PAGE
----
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Time Travel

When a friend told me she’d signed up for a photography class (film, not digital), I got out our old Minolta 35mm to offer to loan it to her for her class (she declined).

I found that there was a roll of film in it. We got our first digital camera in 1999, so I was wondering how old this roll was. At least 10 years old I thought, maybe even 13. What was on it? Probably our dear, departed golden retriever, Annie. Vacation? Possibly. The kids? We didn’t take a lot of pictures back then, so it could have been anything.

I decided to finish out the roll and find out. I was surprised at how slow the auto focus and shutter release was. I took pictures around the house, garden, etc. You know, my normal subjects. Every time I pressed the shutter, I looked at the back of the camera. Creature of habit, I am.

I finished the roll this weekend, got 30 shots out of a roll of 24. Sweet! I ran it over to Costco to develop.

When I picked them up, I didn’t peek. I wanted to have the big reveal with John.

Well, it was disappointing. Kinda like buying the contents of a storage locker without knowing what would be there. I’ve never done that, but I’m guessing there’s more disappointment than treasure in those things.

There were no shots of Annie or the kids. The only one that gave us a hint of the roll’s age is this picture of Joey as a puppy.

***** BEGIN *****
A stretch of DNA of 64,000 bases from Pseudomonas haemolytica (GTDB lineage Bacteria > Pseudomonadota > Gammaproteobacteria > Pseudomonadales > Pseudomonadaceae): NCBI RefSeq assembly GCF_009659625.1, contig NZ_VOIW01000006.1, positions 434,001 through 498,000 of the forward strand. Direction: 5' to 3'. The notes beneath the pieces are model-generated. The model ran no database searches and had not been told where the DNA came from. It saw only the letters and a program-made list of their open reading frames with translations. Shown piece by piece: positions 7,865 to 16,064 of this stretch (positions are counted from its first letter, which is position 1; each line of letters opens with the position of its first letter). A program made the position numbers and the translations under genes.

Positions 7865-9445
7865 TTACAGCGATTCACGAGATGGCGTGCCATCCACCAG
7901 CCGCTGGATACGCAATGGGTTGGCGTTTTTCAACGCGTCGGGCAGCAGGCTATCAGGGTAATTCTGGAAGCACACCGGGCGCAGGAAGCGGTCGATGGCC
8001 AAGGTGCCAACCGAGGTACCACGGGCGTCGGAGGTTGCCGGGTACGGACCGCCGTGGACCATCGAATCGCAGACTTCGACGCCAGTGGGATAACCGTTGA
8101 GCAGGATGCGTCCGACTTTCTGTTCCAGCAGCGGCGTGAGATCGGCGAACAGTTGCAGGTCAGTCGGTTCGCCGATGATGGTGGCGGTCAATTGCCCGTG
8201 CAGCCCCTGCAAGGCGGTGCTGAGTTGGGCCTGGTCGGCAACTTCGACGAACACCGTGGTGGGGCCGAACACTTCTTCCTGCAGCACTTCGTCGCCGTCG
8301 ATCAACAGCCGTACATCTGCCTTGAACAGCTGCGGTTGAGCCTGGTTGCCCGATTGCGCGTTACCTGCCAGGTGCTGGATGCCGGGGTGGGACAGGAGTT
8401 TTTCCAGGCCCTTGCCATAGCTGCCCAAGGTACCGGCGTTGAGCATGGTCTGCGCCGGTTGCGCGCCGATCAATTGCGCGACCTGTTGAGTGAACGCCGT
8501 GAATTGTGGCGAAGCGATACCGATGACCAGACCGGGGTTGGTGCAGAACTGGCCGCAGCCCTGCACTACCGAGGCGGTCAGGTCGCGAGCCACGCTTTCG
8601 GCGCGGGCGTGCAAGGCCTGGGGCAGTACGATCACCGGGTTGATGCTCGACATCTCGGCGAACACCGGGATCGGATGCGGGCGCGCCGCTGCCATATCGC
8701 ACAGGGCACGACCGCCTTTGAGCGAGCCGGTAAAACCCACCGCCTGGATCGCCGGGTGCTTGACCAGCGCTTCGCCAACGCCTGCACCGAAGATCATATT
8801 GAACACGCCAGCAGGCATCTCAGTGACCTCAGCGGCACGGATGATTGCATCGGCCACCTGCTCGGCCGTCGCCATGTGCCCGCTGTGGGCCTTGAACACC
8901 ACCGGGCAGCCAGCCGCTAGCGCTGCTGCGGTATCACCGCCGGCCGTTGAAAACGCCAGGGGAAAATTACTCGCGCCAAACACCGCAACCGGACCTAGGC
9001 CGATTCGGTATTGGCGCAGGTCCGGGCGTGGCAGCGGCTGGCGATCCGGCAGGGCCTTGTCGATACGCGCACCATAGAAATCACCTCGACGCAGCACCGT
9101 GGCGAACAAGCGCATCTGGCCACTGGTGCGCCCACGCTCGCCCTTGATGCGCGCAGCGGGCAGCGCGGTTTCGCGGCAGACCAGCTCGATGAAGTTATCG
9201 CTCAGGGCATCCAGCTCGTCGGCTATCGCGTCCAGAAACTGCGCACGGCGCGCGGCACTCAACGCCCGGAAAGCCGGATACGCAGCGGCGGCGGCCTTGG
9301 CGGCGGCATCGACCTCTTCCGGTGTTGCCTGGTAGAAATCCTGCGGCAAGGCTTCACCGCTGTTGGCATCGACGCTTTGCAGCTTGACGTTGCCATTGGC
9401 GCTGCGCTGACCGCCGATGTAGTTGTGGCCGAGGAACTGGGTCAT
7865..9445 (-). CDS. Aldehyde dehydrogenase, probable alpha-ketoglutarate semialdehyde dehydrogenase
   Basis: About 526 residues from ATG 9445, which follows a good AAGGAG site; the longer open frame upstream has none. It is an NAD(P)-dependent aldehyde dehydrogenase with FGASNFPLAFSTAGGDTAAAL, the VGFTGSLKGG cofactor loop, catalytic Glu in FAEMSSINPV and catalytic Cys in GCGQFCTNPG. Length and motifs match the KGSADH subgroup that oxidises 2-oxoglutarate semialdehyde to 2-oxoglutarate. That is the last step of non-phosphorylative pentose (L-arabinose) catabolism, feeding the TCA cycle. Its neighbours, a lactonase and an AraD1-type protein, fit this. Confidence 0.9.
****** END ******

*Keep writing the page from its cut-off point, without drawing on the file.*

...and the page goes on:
He was born on 2/2/2002 and because the rhododendron was blooming, the photo had to have been taken in April or May. And since the impatiens in that pony pack hadn’t been planted, it was probably after our last frost date, April 15th.

Nothing else on the roll from that era was worth anything, except maybe a shot of the cherry tree that might have been recently planted. Or maybe the subject was the birdbath underneath it, which I’d given to John for his birthday or Father’s Day or Christmas or something. The trunk of the tree was sorta spindly, so it wasn’t very old. In contrast, the trunk is quite beefy today.



Here are some of the recent flower shots I took:

They have a decidedly different look than the digital photos, maybe it’s the film grain? It could also be the ISO (ASA) of the film, which was 200.

Well, that was fun. I found an unused roll of film in the bag so it probably also dates back to that time (it was not in the original box). I’m going to pop it into the camera and take it to Lewis Ginter with me one of these days to see if I can get something new and different out of that place.


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Morning Walk

I took my camera out this past weekend and visited a new neighborhood. Saw this on the ground as I passed our clubhouse, hope it was a fun party.

These made me sad:

So pretty:

This is Rooney. He’s 14 and dealing with senior citizen issues with eyesight and balance. He staggered over to me and I swear, tried to give me a hug. So sweet.

Some of the streets in this neighborhood back up to woods. I saw what I thought was a large dog bounding toward me in someone’s back yard, but realized that it might have been a deer bounding away from me. Either that or the dog had a very odd gait. It was gone in a flash but I couldn’t have gotten it’s picture anyway, it was too far for the reach of my lens. So you’ll have to take my word for it.

What is this? Delphinium?

I love balloon flowers. I tried to grow them as a border in one of my beds but I think the voles got to them. I’ve lost many things to those damn voles.

This guy was just let out of the house as I walked by. He wasn’t about to come any closer.